Caring for older pets

By Veterinary Nurse Ayesha Watson

One of the most important pieces of advice I can share is the importance of bringing your older pet in for a check-up sooner rather than later.

Your more senior dog or cat may seem like there is nothing wrong with them, but it’s not always possible to tell what’s happening on the inside.

Older animals are prone to some conditions which can be managed if they are caught early, but which can have serious consequences if they are left to develop.

One of the first things we will do is check their blood pressure which gives us a good indicator of how they are doing. 

Hypertension or high blood pressure isn’t something you would necessarily notice but if that is left untreated your pet can lose their sight.

Some conditions do not show themselves until they have become quite advanced. An example is kidney disease which is common in older dogs and especially cats. By the time symptoms of kidney disease become apparent 75 per cent of damage has already been done. During a health check we can run blood tests which will show what’s happening and allow us to start managing it.

Maintaining a healthy weight reduces pressure on joints and organs like the heart. If we identify arthritis, we can begin to slow down its progress and manage pain with options such as laser therapy, physiotherapy, acupuncture or an exercise plan and medication if necessary.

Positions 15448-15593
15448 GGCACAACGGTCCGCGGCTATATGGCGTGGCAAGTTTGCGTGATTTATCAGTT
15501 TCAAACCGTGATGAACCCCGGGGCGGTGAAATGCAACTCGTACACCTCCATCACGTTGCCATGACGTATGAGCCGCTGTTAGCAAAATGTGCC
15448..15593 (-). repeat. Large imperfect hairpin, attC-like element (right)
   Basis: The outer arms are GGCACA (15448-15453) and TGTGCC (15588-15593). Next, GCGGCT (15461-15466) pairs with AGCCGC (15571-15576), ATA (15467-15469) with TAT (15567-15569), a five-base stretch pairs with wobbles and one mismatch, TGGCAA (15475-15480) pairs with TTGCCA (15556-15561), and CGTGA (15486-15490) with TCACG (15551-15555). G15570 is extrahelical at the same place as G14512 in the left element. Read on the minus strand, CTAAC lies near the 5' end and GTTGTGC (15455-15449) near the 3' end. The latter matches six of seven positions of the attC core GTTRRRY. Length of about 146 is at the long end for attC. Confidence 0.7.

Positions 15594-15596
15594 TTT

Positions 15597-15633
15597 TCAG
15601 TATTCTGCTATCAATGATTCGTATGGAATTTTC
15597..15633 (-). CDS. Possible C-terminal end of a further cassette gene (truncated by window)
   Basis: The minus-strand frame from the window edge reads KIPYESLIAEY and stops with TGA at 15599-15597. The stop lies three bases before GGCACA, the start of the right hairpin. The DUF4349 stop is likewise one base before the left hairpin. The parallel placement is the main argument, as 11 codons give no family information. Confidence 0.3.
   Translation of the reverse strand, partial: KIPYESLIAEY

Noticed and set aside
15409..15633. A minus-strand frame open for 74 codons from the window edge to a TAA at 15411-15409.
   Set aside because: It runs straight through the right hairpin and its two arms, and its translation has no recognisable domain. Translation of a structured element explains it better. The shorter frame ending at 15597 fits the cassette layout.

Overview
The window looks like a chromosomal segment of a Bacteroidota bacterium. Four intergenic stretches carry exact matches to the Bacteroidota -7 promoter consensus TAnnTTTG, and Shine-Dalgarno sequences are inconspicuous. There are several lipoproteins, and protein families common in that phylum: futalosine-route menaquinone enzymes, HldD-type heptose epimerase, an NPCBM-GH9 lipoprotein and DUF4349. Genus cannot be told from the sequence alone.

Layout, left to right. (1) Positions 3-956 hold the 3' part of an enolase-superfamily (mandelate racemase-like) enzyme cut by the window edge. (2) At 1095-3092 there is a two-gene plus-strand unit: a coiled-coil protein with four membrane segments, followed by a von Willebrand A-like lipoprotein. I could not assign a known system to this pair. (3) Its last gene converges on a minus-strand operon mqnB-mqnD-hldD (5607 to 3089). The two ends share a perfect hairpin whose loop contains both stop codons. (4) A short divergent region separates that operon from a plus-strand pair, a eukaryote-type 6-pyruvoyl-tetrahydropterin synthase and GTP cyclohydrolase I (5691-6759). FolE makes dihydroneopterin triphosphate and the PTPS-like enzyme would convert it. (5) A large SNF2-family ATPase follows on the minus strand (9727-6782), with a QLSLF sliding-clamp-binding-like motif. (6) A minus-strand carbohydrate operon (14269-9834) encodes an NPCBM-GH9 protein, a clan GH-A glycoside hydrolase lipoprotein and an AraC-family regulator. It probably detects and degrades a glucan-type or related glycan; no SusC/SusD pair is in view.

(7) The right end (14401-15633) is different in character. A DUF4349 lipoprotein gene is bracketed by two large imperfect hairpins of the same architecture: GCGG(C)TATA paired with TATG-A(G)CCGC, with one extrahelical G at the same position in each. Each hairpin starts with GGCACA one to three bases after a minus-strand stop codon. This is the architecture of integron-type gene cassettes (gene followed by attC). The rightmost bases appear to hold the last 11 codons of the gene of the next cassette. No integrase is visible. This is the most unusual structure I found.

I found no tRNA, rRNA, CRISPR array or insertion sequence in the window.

Just as importantly we need to check your pet is not becoming underweight which can result from kidney disease or hyper-thyroidism (an over-active thyroid).

We can advise on joint supplements and senior diets which are designed especially to help oldies maintain correct weight and nutrition.

Simple tips like raising the food bowl to take the strain off the neck and shoulders can make a difference. We can help with lots of ideas once we know where your pet is experiencing difficulty.

We class an average sized breed of dog like a Labrador as old from the age of seven or eight, and from five for giant breeds which have a shorter life span. We class cats as old when they reach nine. We advise clients to bring their older animals in for a check-up twice a year. 

Taking care of older pets can make a massive difference. It is a pleasure seeing them when you have made a real difference to them, and they are more comfortable again and enjoying life.